When the members of Broadway Calls decided to stop making new music in 2013, there was no master plan. There was no determination on when or if they would ever make new Broadway Calls music. The members simply felt ready to take a few new paths and express their creativity in different ways.
“We put out Comfort/Distraction and we did some touring on it,” says vocalist Ty Vaughn. “I think by the time we got done with that record cycle, which was pretty short for us, we were just kind of ready to focus on other things. I wasn’t excited to go make another record.”
Vaughn explains that they were naturally ready to put other projects ahead of Broadway Calls.
“We never really broke up, we just stopped making new music,” he says. “We played shows whenever anybody asked us to, but the band wasn’t the priority like it used to be.”
The full return of Broadway Calls came without expectation. The members had moved on to other creative facets. Vaughn was playing with his hardcore band Dead Tropics while drummer Josh Baird and bassist Adam Willis formed the country project Wonderly Road, but a familiar itch came back that couldn’t be ignored.
“I never really thought that we were going to make another Broadway Calls record, honestly,” Vaughn relays. “I thought that the last one was going to be it and then we’d just go on with our lives and keep playing shows if we kept being asked to play shows, but then Josh [Baird] got motivated and that helped me to get motivated, and we started coming up with really good songs too.”
Those songs are what led the band’s latest album Sad in the City, released July 10 via Red Scare Industries. Initially the pressure was on to put out a worthy comeback record, but Vaughn says that worry was only holding them back from making their best record period.
“We were going to do our own record, produce it ourselves,” Vaughn explains. “I didn’t really know if we were going to be able to live up to people’s expectations, but once we were about halfway through the record, I realized that wasn’t what we should be worried about anyway. It’s really just about making our best record and we did. I think we’re all in agreement that this is our best record.”
Vaughn says it’s that self-assurance that relieves any fears they may have had about the album’s appeal to fans.
“I think that getting the music out now, I’m way less nervous about how it’s going to be responded to,” he says. “I guess I’m a lot more confident in the record now than I was a year ago.”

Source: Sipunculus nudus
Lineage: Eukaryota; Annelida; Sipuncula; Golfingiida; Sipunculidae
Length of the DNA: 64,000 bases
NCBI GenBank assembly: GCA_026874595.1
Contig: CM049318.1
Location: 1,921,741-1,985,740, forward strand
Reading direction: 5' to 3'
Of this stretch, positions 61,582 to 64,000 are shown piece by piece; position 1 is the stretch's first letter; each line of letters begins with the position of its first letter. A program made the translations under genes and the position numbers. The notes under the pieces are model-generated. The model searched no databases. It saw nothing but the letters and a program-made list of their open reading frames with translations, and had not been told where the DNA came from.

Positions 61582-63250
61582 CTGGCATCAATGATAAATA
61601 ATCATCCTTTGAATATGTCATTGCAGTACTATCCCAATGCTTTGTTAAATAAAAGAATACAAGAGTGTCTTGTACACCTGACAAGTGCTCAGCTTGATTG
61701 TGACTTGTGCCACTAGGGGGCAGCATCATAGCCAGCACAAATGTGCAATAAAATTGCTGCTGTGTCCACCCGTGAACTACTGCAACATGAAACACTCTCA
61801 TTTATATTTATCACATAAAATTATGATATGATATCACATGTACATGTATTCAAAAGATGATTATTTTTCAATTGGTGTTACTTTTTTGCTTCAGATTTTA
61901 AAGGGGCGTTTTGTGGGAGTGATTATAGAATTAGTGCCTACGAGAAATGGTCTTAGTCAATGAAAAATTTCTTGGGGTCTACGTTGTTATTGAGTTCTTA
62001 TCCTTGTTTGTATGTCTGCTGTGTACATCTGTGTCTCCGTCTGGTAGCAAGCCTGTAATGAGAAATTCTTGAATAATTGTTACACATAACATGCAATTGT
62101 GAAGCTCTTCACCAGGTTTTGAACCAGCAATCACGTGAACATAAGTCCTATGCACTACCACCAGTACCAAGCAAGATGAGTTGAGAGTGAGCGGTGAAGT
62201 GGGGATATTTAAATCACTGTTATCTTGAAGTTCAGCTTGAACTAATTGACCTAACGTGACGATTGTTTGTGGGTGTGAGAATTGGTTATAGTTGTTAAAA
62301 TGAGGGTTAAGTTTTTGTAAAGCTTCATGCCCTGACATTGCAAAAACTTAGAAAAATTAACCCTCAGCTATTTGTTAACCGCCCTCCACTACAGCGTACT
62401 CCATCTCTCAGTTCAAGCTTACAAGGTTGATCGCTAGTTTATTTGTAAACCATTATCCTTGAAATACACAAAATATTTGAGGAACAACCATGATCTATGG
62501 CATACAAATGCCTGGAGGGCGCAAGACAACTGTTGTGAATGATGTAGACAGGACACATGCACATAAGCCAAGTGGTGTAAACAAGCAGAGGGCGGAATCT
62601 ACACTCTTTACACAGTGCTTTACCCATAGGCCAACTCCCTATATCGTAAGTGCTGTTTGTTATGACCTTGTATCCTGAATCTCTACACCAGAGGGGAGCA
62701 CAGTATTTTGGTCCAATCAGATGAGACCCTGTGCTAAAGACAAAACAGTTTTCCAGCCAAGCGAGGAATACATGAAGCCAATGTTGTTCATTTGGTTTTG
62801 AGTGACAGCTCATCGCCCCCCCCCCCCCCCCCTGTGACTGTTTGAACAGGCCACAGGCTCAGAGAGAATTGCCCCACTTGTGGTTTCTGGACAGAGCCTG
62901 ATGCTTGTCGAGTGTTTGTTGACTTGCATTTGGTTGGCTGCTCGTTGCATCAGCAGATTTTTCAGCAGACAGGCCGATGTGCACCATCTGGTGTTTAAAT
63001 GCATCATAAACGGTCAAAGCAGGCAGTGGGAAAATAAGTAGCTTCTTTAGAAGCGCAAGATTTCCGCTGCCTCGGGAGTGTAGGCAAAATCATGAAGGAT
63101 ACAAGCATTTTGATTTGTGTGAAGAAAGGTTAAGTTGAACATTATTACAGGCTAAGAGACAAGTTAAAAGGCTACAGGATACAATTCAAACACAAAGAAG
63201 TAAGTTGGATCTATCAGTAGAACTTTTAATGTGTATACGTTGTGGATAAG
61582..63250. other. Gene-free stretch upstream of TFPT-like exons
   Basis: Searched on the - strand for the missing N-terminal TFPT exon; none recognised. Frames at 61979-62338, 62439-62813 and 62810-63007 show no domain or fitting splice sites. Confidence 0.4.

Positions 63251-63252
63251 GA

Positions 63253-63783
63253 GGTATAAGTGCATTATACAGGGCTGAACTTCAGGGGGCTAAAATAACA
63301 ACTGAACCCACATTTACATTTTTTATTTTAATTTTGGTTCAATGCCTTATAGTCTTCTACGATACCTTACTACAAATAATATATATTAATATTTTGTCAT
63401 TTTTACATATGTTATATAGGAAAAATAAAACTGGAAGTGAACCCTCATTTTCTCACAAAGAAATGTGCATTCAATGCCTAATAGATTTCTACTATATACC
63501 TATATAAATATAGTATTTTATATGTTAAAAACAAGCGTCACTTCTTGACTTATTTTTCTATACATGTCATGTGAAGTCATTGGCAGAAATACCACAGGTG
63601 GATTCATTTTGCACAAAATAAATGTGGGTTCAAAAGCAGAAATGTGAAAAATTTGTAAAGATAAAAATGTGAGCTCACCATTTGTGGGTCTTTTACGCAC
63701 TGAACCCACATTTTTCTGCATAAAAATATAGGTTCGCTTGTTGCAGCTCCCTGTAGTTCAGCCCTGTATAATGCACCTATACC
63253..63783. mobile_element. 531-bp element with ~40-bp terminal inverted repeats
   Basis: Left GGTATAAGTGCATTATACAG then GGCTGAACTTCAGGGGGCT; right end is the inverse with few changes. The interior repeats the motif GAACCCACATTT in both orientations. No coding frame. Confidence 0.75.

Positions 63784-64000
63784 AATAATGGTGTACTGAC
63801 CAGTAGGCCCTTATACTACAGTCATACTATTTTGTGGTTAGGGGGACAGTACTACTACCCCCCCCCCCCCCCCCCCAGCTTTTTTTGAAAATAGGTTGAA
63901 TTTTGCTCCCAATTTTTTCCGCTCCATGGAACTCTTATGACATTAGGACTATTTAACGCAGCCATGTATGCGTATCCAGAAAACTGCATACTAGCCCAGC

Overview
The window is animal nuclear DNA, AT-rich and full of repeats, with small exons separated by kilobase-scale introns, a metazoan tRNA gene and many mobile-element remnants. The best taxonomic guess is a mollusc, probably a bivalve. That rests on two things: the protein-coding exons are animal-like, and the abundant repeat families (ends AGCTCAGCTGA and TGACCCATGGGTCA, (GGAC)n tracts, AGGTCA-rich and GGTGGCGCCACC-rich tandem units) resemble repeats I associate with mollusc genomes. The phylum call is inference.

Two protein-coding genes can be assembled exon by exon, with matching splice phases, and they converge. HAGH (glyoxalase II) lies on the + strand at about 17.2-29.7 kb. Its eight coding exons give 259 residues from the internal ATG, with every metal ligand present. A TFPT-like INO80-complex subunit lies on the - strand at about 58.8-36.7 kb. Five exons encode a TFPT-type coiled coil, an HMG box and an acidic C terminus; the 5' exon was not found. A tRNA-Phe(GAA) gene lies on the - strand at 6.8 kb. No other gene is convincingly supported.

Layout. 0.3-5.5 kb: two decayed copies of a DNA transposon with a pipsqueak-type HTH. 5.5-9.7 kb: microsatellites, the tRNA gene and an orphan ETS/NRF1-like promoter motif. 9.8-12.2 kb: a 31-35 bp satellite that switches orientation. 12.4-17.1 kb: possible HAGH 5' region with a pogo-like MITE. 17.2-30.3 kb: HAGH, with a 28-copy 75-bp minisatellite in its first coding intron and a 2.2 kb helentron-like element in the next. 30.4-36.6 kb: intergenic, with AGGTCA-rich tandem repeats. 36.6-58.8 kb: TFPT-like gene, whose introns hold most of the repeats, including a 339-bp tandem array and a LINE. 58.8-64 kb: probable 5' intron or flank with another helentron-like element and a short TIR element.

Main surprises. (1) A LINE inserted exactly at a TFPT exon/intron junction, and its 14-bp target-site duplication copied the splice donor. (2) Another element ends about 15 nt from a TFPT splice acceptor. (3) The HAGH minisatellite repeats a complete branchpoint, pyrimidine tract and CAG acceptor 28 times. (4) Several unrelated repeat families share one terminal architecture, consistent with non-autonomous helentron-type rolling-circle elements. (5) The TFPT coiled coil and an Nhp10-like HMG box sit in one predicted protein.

It’s no secret that just about everyone’s plans in 2020 have been royally obliterated by COVID-19. Broadway Calls are no exception. Releasing music during a global pandemic was probably not the band’s ideal situation, but their comeback was a force that wasn’t worth stopping.
“When the virus started to pop up, we had our tours booked and we had the single being pressed, so we had decided to keep going with it,” Vaughn says. “I’ve talked to Toby [Jeg] at Red Scare about this exact situation quite a bit and he really sold me on it, on releasing the record this July because he said the lyrics are so relevant to what’s going on right now in the world.”
“I didn’t really write the record with a pandemic in mind, but I did write the record with a lot of bad societal collapse coming in mind, so [Jeg] thinks it’s a good move to get this record out now, and I don’t want to sit on it any longer.”
The pandemic isn’t going to stop new Broadway Calls music from making its way into the world and the band doesn’t feel the need to let it. Music still has a place even when the world is at a standstill and Vaughn expresses confidence in this notion.
“People can still enjoy music, which is really important,” Vaughn expresses. “If the record’s done, it’s ready, there’s no point in just holding on to it just to try to make our business live better, you know? I’d rather get it out, let people sit with the record for a while, and then when we can go play shows again, that’ll be a really good test of who liked the record.”
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